|Berberian Sound Studio|
What is this film about? If one accepts its hypno-haunto inclination, it’s a dual text. One, a dream-narrative about Peter, a very British sound editor from the mid-70s who ends up producing sound effects for a very Italian mixer, Santini, tracking and mixing an unseen, film The Equestrian Complex, in the eponymous Italian post-production studio. The other, an audiophiliac celebration of the components, procedures and techniques for recording sound effects back then, with an ancillary appreciation of the Italian giallo subgenre of erotic thrillers produced in Italy since the 1960s.
Under hypno-haunto logic, the film fetishises the iconography and sonography of generic Library Music produced across the 60s and 70s—some of it wacky, some of it decidedly experimental. Its initial recouping came via the late 90s post-Lounge trend when European labels like Cinevox, La Douce, Plastic, Dagored and Crippled Dick uncrated rare/dismissed tracks from Italian movies, TV shows and Library Music companies. Groovy lounge music—additionally from British Library Music companies like Bosworth, Chappell and Southern—consequently formed a luridly dank sonic bed in much UK music. Berberian Sound Studio sleeps there too.
It’s a thoroughly saturated aural realm, created equally by hipsters and exploiters, sampling and processing aurally distinctive fragments and textures to signify a type of Cool Britannia re-plugging into a recent cultural past. If there are defining parameters to the hypno-haunto ethos, they are aligned to such ‘acts of listening’ wherein one identifies that something is being appropriated (though not quoted)—but so that one experiences its origins as vaguely remembered events, even though the listener is likely not to have heard the original sounds, only their redistribution through other acts of sampling and versioning. Its value as evocation supersedes its value as specification, hence the sensation of feeling the past’s incursive lay of the present via a haunting refrain.
|Berberian Sound Studio |
Most perplexing is how the film declares its love of the era and its artefacts (through well-researched fawning over Shears ¼-inch tape boxes, a Space Echo Tape machine etc) while curiously annulling the power with which those artefacts helped shape both experimental music and film scores. Berbian Sound Studio’s press kit has a telling line: “Santini’s (the movie’s fictional director) The Equestrian Vortex may be a schlocky giallo slasher, a classic horror, but Peter’s Berberian Sound Studio has a more absorbing, hauntological bent.” I read this after seeing the film, but found that it illustrates much of what the film illuminates for me: namely, a subtextual clash between stiff, uptight, prissy, picky, train-spotting Anglophilia and bombastic, gaudy, sensual, erotic, rapacious culture Italian-style. Yes, that’s the conflict between the film’s central characters, but the film’s shoehorning of contemporary notions of misogyny, sexploitation and B-grade categorisation ignores the fucked-up sexual terror which defines giallo and qualifies how the likes of Morricone (in Bird With The Crystal Plumage) and Goblin (in Suspiria) approached their wonderfully vicious soundtracking. Make no mistake: this film is more Harold Pinter than Lucio Fulci.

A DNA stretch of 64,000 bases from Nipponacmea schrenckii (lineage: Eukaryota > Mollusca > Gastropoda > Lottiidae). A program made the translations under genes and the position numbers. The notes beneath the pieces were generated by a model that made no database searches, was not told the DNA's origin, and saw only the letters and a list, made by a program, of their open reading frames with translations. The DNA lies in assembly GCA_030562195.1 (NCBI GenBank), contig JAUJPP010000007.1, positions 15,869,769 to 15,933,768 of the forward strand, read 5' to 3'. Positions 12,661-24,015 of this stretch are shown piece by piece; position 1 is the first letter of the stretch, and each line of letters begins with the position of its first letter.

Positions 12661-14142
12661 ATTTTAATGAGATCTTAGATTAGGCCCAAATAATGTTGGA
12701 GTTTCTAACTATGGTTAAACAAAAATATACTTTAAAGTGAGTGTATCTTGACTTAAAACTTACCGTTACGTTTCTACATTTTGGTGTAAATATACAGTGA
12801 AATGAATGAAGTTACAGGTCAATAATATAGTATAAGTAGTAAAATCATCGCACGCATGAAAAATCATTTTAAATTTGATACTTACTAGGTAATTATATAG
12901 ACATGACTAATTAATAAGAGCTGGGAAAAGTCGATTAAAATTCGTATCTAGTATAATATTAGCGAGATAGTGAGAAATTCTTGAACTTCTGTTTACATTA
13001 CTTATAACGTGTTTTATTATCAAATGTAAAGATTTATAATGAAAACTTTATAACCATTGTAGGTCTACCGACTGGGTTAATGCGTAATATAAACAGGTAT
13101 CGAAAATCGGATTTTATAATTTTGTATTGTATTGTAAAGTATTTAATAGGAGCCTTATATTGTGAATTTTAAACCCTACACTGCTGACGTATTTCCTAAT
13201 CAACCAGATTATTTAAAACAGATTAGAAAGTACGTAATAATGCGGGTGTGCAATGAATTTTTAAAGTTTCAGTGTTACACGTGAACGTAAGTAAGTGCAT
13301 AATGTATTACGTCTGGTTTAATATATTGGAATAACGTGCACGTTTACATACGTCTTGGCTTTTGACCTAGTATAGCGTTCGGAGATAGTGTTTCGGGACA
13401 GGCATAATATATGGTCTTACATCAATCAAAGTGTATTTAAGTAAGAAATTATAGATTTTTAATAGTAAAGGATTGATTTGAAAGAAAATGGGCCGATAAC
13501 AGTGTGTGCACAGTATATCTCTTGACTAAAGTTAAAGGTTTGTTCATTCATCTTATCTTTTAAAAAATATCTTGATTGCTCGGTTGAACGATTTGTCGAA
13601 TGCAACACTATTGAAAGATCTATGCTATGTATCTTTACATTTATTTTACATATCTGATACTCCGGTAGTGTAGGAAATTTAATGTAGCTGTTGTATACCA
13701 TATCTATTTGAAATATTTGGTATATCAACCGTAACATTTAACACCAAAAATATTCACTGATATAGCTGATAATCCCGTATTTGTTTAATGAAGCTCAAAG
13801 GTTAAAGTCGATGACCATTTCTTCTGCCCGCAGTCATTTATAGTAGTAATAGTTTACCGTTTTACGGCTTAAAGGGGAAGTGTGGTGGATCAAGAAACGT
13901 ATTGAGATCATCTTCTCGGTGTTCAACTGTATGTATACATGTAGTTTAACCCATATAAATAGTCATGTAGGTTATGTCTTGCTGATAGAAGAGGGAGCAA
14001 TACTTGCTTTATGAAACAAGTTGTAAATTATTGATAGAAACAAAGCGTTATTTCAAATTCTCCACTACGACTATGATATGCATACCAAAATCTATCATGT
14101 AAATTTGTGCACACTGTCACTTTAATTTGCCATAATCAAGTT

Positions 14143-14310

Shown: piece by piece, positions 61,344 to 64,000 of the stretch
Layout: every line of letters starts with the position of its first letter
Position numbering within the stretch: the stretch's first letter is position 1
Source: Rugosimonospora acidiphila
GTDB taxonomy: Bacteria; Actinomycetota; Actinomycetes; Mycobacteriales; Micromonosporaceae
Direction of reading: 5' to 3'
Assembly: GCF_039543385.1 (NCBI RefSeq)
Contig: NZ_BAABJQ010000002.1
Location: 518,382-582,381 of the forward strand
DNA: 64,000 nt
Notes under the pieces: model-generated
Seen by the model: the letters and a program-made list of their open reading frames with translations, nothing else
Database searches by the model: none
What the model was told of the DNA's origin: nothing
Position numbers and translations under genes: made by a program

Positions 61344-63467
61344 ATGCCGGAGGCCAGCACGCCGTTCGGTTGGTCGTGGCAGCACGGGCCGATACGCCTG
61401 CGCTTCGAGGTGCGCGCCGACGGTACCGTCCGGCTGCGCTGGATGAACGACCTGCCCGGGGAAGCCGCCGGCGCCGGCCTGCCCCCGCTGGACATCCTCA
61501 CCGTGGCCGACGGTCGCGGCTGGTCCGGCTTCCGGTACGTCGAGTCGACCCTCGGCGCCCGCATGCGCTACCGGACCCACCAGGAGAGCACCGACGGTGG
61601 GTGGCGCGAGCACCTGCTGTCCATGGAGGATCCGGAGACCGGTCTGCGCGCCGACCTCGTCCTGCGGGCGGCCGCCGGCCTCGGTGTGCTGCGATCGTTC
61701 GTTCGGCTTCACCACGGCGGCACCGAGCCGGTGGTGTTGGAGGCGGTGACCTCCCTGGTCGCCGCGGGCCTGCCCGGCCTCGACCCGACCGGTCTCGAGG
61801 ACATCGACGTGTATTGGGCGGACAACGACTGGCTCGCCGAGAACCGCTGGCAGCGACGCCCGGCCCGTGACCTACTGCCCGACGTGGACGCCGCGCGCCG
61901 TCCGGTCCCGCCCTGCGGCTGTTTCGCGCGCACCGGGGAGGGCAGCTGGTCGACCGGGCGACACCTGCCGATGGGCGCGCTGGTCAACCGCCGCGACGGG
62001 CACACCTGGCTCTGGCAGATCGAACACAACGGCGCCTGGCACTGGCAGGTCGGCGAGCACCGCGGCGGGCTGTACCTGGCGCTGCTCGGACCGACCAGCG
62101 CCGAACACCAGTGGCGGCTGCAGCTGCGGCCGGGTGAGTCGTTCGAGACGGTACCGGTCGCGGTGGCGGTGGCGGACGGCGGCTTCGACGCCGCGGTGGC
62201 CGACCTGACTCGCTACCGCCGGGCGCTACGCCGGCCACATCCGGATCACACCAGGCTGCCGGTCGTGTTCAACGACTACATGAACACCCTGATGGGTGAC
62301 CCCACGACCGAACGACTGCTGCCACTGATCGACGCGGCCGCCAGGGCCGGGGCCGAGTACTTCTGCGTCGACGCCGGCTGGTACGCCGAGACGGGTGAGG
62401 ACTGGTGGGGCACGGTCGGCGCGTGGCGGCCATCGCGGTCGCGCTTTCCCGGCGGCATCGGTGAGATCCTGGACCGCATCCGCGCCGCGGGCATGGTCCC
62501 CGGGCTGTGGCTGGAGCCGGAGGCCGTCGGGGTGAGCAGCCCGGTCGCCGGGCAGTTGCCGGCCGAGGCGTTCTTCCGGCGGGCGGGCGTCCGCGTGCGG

But Berberian Sound Studio should be well-liked by an Anglo ‘hypno-haunto’ audience. Retro technology abounds; it’s got a kinda Lynchian feel about it (signposted by its Mulholland Drive/Lost Highway midway dimensional inversion); it extols an ethical aversion to screen violence; the special effects evoke 60s radical cinema you can flip through on ubuweb; and further exhaustive online research for 30 minutes will lead you to single paragraph blogs with Wikipedia-links to Lucio Berio, Cathy Berberian, Dario Argento and Mario Bava. After that you’ll end up here at this review, because you used Google to search for “hypnagogic” and “hauntological.”
Berberian Sound Studio, director Peter Strickland, released June, 2012, screening ACMI, Dec 27, 2012-Jan 13, 2013; http://www.acmi.net.au/lp_berberian_sound_studio.aspx
This article first appeared in RealTime's online e-dition Jan 30, 2013
RealTime issue #112 Dec-Jan 2012 pg. 24
© Philip Brophy; for permission to reproduce apply to email@example.com